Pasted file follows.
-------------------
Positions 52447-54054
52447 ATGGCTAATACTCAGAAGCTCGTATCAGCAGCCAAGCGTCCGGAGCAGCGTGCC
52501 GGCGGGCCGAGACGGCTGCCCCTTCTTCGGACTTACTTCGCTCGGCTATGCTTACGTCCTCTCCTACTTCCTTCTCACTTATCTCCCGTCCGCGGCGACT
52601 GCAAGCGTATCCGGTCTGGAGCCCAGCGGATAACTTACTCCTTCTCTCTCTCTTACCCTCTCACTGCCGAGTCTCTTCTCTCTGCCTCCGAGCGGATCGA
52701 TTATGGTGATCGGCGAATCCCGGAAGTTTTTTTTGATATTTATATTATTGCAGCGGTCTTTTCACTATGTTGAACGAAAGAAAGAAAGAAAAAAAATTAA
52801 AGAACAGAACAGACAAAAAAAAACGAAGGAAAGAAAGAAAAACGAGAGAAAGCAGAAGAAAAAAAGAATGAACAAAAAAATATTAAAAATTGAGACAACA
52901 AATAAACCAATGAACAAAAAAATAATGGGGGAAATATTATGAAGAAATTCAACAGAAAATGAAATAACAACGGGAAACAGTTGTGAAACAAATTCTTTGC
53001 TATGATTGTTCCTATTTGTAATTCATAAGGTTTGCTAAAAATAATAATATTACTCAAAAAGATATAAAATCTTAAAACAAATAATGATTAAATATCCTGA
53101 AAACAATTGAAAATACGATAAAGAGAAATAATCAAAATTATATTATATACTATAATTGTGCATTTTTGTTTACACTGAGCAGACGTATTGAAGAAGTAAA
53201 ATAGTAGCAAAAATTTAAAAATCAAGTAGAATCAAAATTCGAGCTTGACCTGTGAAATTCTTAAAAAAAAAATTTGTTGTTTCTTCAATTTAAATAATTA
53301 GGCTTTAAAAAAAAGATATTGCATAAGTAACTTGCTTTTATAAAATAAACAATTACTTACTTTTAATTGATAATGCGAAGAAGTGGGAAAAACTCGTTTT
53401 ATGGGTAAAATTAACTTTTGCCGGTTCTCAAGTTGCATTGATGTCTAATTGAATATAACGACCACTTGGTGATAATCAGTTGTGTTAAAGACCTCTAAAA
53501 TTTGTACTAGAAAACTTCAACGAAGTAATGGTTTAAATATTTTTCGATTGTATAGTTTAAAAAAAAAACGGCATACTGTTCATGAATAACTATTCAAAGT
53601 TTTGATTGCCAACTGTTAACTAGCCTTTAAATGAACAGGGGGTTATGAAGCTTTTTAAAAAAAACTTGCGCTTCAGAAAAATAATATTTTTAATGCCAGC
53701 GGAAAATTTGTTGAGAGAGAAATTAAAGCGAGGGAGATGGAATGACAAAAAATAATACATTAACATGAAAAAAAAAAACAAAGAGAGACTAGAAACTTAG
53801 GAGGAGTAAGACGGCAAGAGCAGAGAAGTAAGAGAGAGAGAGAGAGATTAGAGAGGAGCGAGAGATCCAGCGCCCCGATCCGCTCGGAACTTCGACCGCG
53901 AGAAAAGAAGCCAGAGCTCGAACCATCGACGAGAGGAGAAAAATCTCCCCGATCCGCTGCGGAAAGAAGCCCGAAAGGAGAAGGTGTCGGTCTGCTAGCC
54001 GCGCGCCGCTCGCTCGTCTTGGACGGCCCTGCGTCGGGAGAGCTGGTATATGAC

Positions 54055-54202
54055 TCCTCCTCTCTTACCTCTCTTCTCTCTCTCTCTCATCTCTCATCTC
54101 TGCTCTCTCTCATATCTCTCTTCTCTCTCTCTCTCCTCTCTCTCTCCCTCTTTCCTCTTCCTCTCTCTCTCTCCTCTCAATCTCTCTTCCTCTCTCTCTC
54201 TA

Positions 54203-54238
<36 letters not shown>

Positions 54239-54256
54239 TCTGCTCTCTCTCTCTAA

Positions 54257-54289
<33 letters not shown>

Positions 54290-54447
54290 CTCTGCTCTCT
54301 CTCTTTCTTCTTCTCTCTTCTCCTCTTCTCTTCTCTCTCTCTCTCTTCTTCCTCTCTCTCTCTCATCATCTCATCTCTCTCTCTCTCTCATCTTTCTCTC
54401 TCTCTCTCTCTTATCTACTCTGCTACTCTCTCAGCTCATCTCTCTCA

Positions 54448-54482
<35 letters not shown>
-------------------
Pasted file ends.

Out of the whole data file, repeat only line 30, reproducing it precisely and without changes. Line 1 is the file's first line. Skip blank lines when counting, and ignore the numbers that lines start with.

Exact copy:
54290 CTCTGCTCTCT